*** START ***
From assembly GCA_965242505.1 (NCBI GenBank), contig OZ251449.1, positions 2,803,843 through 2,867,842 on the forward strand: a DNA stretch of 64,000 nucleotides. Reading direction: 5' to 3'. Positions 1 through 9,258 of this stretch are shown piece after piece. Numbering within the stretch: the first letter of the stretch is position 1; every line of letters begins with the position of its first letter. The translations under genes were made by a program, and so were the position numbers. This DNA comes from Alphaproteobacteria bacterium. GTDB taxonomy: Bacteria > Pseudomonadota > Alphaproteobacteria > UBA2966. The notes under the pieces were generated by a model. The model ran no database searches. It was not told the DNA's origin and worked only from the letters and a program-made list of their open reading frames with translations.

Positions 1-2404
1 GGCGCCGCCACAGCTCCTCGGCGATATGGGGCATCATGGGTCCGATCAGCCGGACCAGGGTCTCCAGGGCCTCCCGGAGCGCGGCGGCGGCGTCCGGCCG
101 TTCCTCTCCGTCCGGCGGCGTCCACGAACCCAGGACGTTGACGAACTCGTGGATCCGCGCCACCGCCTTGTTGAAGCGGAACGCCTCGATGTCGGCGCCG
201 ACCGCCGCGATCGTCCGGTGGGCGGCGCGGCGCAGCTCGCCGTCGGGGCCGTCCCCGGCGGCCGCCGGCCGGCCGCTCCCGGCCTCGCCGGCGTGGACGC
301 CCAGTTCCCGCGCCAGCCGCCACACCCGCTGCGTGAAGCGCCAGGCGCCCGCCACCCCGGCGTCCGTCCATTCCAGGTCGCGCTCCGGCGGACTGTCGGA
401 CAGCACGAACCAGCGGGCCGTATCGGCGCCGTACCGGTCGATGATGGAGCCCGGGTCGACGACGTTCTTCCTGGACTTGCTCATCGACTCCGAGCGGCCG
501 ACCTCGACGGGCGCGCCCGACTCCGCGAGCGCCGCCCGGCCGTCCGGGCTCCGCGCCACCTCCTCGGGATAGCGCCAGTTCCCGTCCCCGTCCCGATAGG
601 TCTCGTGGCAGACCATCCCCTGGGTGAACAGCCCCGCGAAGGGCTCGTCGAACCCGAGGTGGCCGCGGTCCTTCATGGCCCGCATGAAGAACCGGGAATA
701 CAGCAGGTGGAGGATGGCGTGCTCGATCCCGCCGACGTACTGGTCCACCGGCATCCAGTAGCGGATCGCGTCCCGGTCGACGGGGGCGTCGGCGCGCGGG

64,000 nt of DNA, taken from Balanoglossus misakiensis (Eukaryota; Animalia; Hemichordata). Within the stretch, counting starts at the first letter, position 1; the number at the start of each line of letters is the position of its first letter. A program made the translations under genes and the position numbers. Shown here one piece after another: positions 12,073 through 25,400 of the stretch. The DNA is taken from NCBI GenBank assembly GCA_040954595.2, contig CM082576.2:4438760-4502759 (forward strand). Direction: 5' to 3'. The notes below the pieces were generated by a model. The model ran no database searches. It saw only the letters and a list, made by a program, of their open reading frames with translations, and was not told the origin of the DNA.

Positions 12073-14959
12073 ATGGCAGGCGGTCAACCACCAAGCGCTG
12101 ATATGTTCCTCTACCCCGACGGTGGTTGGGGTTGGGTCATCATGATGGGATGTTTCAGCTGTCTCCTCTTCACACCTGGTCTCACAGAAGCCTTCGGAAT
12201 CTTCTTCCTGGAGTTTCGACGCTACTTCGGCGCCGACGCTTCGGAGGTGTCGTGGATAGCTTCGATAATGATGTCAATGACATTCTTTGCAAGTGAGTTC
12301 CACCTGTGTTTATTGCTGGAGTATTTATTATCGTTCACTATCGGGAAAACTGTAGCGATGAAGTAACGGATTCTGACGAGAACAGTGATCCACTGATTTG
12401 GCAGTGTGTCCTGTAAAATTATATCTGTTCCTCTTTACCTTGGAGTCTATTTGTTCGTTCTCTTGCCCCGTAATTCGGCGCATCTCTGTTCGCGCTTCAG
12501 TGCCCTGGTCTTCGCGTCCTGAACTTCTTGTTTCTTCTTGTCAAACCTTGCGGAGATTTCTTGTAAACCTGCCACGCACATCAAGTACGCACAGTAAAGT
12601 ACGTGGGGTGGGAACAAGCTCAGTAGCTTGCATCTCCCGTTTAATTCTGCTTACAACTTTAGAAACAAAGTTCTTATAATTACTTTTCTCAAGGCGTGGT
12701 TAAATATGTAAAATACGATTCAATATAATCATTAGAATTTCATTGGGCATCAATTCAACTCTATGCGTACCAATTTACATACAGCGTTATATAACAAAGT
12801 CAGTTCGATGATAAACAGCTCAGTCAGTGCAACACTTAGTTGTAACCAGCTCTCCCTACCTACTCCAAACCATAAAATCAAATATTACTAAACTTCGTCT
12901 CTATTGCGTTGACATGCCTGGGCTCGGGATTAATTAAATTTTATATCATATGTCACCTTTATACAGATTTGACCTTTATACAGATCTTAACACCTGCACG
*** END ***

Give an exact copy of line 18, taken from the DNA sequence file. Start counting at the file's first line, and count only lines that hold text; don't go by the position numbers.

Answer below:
12501 TGCCCTGGTCTTCGCGTCCTGAACTTCTTGTTTCTTCTTGTCAAACCTTGCGGAGATTTCTTGTAAACCTGCCACGCACATCAAGTACGCACAGTAAAGT